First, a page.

I personally would have NO problem if a patient brought in a symptom diary for their headaches or menstrual issues or GI symptoms or blood pressure or whatever! (Sure, I’m an Urgent Care doctor, so technically if your medical problem has been around long enough to require journaling, it’s probably something that should be managed by a primary doctor or a specialist – but, the concept of a patient actually collecting and organizing their relevant data before coming to talk to me about their long-standing medical problem? ME LIKEY!)

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One of the most fascinating aspects of emerging medical technology is how close we’re coming to being able to map and understand an entire human organism in real time. The gifs above come from GE’s new Revolution CT Scanner, a technology that exists today. Imagine what will exist tomorrow. In coming years, we may be able to push past the mapping of blood flow to begin mapping interactions between neural synapses, the reactions that make up our consciousness, that determine the most fundamental aspects of who we are. And once we can map our consciousness in real time, what’s to prevent us from replicating it?

Researchers study impact of power prosthetic failures on amputees

Powered lower limb prosthetics hold promise for improving the mobility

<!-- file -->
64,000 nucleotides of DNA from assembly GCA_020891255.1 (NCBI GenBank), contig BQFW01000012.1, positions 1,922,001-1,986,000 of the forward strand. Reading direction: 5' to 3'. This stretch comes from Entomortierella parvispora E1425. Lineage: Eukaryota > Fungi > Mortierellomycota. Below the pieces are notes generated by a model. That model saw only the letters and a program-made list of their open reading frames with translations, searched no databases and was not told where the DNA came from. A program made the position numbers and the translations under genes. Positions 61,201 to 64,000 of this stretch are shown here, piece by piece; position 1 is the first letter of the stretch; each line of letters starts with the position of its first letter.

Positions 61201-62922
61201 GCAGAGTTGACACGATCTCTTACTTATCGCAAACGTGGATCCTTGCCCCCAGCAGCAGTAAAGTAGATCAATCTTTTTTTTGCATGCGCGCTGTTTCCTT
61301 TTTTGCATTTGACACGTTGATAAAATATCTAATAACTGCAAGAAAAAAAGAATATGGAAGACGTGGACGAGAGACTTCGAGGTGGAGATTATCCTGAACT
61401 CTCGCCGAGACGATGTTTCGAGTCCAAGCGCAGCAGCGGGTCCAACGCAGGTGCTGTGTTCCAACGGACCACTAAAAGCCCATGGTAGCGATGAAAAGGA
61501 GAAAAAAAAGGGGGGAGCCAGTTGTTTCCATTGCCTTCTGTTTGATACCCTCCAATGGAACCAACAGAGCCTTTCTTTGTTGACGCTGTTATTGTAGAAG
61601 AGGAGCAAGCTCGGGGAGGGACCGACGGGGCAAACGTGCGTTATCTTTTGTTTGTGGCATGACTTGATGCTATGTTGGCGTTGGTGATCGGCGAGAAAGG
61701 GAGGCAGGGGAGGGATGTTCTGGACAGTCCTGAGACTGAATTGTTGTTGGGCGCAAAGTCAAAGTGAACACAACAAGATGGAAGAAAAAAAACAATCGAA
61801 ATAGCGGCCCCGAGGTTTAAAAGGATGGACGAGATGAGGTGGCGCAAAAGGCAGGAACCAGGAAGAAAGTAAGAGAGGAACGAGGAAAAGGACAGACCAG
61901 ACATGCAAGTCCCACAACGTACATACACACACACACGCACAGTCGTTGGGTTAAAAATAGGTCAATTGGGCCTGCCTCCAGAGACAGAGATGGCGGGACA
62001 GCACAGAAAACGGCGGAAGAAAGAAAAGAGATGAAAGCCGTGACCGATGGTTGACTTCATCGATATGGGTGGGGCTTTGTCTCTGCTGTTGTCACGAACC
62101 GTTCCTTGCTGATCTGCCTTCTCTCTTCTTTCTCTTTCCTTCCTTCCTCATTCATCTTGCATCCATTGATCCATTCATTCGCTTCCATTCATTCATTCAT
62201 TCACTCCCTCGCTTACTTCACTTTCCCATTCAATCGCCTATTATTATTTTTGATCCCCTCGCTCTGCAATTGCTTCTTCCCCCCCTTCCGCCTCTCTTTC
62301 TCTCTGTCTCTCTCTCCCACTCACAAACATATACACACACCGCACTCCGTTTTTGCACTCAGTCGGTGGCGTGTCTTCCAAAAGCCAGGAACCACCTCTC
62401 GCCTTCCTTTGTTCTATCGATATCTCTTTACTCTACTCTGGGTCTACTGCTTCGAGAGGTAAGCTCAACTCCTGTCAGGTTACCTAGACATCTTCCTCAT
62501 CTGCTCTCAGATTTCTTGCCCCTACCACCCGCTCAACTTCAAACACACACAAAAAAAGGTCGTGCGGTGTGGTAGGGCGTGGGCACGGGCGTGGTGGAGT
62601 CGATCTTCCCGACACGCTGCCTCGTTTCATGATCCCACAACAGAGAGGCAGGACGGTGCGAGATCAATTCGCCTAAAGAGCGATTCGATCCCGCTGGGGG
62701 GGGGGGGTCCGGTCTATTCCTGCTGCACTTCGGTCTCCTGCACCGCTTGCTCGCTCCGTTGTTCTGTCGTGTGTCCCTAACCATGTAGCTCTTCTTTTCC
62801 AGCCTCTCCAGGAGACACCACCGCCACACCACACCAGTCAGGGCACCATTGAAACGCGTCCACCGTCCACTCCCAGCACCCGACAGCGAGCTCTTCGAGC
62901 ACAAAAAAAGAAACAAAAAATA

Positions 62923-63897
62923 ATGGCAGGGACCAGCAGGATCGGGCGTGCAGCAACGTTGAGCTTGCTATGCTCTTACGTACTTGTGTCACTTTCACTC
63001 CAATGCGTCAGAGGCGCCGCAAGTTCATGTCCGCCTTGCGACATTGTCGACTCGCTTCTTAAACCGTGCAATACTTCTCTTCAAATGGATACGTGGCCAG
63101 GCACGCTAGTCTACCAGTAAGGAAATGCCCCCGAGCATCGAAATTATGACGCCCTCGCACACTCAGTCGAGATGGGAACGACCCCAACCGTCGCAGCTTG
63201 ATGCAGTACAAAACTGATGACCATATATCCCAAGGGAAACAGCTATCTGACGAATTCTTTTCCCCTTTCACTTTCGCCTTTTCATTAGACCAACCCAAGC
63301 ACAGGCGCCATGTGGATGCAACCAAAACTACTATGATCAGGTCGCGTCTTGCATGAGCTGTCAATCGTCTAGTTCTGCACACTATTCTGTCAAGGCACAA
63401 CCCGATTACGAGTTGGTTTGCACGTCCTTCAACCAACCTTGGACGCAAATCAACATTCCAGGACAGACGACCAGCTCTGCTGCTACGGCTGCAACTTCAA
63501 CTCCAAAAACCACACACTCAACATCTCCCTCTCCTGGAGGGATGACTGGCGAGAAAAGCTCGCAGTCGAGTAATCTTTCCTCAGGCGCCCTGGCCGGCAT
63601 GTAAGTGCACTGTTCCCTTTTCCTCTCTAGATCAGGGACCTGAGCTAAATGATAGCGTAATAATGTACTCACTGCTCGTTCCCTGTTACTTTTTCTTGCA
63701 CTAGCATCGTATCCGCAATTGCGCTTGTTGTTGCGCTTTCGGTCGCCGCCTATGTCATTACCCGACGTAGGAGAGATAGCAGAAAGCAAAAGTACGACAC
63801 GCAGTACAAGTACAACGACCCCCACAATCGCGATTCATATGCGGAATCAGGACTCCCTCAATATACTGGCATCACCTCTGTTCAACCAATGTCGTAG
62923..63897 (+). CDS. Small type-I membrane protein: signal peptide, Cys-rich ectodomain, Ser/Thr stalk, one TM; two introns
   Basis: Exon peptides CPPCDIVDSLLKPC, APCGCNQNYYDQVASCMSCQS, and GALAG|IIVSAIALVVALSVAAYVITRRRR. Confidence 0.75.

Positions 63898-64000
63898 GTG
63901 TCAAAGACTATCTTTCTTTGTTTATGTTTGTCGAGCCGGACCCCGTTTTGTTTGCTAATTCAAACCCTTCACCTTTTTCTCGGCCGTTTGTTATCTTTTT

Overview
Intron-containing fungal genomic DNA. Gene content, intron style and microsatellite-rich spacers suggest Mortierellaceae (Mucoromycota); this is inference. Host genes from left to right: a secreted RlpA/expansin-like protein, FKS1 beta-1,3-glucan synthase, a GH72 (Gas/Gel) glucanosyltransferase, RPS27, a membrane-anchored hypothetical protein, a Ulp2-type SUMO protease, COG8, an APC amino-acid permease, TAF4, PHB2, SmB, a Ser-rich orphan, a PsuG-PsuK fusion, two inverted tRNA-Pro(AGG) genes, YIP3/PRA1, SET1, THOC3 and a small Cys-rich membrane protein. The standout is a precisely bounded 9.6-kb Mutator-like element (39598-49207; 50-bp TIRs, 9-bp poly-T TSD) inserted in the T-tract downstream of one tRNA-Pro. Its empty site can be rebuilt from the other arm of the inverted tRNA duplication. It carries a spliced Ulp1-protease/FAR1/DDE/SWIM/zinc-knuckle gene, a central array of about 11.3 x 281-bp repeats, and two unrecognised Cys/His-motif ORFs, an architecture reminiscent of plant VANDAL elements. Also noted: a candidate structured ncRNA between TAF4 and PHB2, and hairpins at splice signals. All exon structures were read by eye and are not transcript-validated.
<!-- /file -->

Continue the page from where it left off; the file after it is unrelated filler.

of amputees, but errors in the technology may also cause some users to
stumble or fall. New research examines exactly what happens when these
technologies fail, with the goal of developing a new generation of more
robust powered prostheses. 

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Most important, Theranos tests cost less. Its prices are often a half to a quarter of what independent labs charge, and a quarter to a 10th of what hospital labs bill, with still greater savings for expensive procedures. Such pricing represents a potential godsend for the uninsured, the insured with high deductibles, insurers, and taxpayers. The company’s prices are set to never exceed half the Medicare reimbursement rate for each procedure, a fact that, with widespread adoption, could save the nation billions. The company also posts its prices online, a seemingly obvious service to consumers, but one that is revolutionary in the notoriously opaque, arbitrary, and disingenuous world of contemporary health care pricing.